Friday, August 09, 2013

Today's Blessing


Am I the only person troubled by the fact that Vladimir Putin, former KGB colonel and master of the gangster paradise that is present-day Russia -- and so, obviously, an exemplar of mental and spiritual health -- might just wake up some day and decide he wants everyone to die? Because, you know, he could make it so. I think of that every day. So far as I can tell, nobody else ever thinks about it at all. Stephen Covey would approve -- after all, there's nothing we can do about it; why trouble our little heads? But given all the much less likely and smaller-scale catastrophes that people obsess over -- oh my God, there's a puddle at the North Pole! -- it seems odd to me. It's true that it wouldn't be in Mr. Putin's rational self-interest to do it, but if that brings you great comfort, you have not read very much history.

(I do worry about the established fact of global warming and the train of disasters it's going to cause. But I only hope we avoid the Last War long enough to have to deal with them. Really, you know, things are far worse than most people think. We're storing up a whole raft of environmental disasters for ourselves. If I lived in Africa or the Middle East I would be doing anything, anything at all, to get myself and my family out: I think the disasters will hit there first and hardest.)

I am, of course, much given to gloom, when thinking on a large scale, and I must remind myself that when I was a teenager I confidently expected ecological disaster, and a nuclear war between the Soviet Union and China, and other wars over the remaining stores of potable water, to break out within a decade. Most of that didn't happen.

Dave Bonta commented, "you are the most cheerful doomer I know!" I guess it's because I start from such a dark place. Also because I'm just a pretty cheerful person by nature: I wake up to a new day and think "Oh my God! It's so beautiful, another day of amazing people and a breathtaking skies, and there's eggs and bacon and coffee, and women so beautiful they make you trip over your feet on the sidewalk, and friends who just won't stop writing heartstopping poems and painting gorgeous pictures, and -- we made it another day, Vlad got up on the right side of bed too, apparently. How's that for a blessing?

8 comments:

Zhoen said...

Russia has a Stalin every generation. Just a matter of how much leverage each one gets, and can therefore get away with.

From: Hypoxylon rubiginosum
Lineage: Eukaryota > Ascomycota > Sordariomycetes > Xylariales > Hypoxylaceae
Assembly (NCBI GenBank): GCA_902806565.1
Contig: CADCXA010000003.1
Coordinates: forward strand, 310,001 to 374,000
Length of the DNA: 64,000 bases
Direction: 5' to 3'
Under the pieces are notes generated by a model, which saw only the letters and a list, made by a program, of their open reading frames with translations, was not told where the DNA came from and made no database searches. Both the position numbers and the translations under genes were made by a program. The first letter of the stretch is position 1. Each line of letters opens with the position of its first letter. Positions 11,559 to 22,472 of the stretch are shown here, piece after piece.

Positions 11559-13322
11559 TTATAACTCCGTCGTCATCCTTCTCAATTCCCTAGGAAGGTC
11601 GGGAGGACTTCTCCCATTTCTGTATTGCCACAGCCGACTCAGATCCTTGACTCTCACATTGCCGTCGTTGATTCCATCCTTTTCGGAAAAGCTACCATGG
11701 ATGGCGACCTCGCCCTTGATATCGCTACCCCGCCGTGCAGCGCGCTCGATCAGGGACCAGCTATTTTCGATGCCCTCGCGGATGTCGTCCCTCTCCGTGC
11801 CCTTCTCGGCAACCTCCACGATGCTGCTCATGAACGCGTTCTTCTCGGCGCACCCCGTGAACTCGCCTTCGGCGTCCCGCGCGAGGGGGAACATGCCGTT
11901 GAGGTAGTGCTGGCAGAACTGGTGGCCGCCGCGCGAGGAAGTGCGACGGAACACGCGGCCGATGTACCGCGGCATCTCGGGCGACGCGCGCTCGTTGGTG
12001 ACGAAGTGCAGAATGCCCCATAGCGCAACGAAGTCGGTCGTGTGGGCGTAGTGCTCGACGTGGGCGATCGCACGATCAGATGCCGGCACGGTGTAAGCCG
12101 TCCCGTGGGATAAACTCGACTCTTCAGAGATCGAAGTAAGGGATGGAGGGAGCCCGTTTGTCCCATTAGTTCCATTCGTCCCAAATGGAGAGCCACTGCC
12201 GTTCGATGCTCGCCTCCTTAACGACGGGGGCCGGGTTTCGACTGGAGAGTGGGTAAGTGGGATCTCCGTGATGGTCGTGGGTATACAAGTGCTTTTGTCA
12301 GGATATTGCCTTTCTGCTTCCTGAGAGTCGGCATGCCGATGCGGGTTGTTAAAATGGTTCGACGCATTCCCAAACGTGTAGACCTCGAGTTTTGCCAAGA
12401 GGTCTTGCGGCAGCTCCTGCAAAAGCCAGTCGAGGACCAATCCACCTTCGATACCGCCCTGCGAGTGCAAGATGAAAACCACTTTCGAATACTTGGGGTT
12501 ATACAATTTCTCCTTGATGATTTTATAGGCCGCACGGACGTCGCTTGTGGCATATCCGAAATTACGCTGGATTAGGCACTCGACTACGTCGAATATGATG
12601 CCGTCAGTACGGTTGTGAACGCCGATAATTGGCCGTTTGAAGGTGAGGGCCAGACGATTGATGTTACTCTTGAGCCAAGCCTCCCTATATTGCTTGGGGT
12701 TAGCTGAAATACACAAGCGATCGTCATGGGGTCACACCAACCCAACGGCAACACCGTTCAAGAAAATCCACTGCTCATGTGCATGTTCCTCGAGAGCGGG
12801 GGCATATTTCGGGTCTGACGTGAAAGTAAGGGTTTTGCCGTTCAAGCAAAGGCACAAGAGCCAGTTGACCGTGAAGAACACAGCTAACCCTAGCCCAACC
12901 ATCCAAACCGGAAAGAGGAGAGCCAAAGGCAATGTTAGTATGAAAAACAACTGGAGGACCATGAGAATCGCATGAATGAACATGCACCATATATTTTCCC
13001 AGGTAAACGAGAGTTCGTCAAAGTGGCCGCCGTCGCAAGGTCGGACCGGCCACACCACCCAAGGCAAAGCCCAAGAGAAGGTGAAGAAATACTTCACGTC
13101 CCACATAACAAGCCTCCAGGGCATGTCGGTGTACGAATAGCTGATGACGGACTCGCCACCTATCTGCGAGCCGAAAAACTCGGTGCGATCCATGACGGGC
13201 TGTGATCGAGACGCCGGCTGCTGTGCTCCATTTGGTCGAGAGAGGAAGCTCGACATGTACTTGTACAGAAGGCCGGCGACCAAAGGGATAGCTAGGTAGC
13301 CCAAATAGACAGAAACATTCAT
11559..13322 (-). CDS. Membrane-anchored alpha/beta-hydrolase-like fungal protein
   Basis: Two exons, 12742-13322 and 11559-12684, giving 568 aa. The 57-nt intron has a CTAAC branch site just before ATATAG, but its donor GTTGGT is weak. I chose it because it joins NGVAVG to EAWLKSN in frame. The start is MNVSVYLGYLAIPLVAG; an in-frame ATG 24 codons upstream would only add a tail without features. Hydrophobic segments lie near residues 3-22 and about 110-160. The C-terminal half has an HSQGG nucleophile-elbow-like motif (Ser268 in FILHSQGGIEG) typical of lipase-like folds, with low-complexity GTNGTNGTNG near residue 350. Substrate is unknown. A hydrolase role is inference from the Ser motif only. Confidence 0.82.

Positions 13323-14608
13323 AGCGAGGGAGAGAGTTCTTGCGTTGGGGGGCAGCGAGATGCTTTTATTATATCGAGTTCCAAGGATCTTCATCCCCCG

"Well, aren't we all having a great time considering we're all going to die one day!"
-Steve Martin.

Dale said...

They have been terribly unfortunate. I don't understand it: they're a lovely people. But their timing is off, or something. It always seems to break bad for them.

rbarenblat said...

Oh my God! It's so beautiful, another day of amazing people and a breathtaking skies, and there's eggs and bacon and coffee, and women so beautiful they make you trip over your feet on the sidewalk, and friends who just won't stop writing heartstopping poems and painting gorgeous pictures, and -- we made it another day, Vlad got up on the right side of bed too, apparently. How's that for a blessing?

It is a tremendous blessing, if you ask me. :-) I am grateful for all of those things, too. (Also beautiful men.) (I'm just saying. :-)

Dale said...

:-)

Kristen Burkholder said...

I often consider that where I live - Maine - could just well be overrun with 1/16 of the world's population in less than 50 years if things continue the way they're going. And then, "Vacationland" is gonna have to face up to all its latent xenophobia and racism. All this to say, I am a cheerful doomer myself and you just gave me something to be VERY cheerful about: bacon! No, I mean Putin. ; )

Dale said...

:-) xoxo

John Leopold said...

I'm sure Putin has his own problems. He probably has to worry about what Obama will do. The thing is, any major world leader could wake up, upset and grumpy, and basically end the world. But most don't seem to have the guts, which is probably good.
If you look at the history of Russian art (including literature and music) there is a much deeper sense of happiness and sadness than Americans are normally exposed to. Everything is mournful. Solemn is a good way to describe it. Based on their art, I'd make a broad stereotype that Russians are much more connected to their tragic past, and current emotions than the rest of the world is. Maybe that's way Putin won't do anything. He has enough to worry about.

marly youmans said...

I really hadn't thought to worry about this particular issue, despite Putin's obvious energy and discipline and long time in power... What would I do without you, Dale?

It is a lovely world. Let's hope nobody messes it up any more than is usual.